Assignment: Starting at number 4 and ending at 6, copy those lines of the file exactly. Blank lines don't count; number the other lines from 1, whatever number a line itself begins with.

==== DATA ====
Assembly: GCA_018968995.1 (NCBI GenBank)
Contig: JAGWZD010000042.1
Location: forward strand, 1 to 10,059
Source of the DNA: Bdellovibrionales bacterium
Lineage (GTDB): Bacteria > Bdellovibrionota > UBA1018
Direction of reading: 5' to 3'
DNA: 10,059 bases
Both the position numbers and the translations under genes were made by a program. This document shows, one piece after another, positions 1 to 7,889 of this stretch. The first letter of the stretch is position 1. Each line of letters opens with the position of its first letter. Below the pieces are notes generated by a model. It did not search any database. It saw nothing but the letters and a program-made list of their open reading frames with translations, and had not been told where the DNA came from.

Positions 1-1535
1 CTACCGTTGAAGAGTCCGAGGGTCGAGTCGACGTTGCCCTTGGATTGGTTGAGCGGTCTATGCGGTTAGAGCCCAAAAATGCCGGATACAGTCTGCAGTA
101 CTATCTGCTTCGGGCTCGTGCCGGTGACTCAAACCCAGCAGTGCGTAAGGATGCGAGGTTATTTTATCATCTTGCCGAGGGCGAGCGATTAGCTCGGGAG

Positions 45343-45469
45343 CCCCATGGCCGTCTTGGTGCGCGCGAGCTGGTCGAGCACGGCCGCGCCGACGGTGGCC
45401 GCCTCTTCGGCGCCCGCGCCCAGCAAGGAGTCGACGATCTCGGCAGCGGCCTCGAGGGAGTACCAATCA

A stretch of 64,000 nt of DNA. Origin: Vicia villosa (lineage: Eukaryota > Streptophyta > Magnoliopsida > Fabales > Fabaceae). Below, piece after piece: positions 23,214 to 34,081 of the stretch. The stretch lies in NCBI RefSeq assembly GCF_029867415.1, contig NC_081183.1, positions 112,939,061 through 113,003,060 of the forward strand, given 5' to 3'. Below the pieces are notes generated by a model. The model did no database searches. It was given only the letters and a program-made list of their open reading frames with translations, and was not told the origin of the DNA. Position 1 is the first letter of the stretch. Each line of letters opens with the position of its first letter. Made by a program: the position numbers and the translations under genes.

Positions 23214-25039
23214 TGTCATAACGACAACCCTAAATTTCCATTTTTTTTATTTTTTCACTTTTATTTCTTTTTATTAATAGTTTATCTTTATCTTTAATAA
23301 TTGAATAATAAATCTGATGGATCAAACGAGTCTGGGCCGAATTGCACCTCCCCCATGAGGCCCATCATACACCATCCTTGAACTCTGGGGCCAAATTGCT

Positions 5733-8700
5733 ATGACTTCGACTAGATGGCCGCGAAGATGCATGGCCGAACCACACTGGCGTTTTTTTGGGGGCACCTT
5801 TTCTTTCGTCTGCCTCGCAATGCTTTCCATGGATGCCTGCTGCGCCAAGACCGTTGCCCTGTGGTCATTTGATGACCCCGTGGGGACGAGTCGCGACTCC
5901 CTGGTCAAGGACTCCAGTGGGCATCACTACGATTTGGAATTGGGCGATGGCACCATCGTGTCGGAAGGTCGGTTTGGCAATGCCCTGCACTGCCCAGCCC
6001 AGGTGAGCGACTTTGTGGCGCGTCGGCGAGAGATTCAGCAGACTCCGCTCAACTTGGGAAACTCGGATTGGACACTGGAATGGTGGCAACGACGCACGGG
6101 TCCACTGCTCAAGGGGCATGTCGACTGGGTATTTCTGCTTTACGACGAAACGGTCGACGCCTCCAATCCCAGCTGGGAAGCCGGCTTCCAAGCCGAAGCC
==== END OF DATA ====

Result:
Source of the DNA: Bdellovibrionales bacterium
Lineage (GTDB): Bacteria > Bdellovibrionota > UBA1018
Direction of reading: 5' to 3'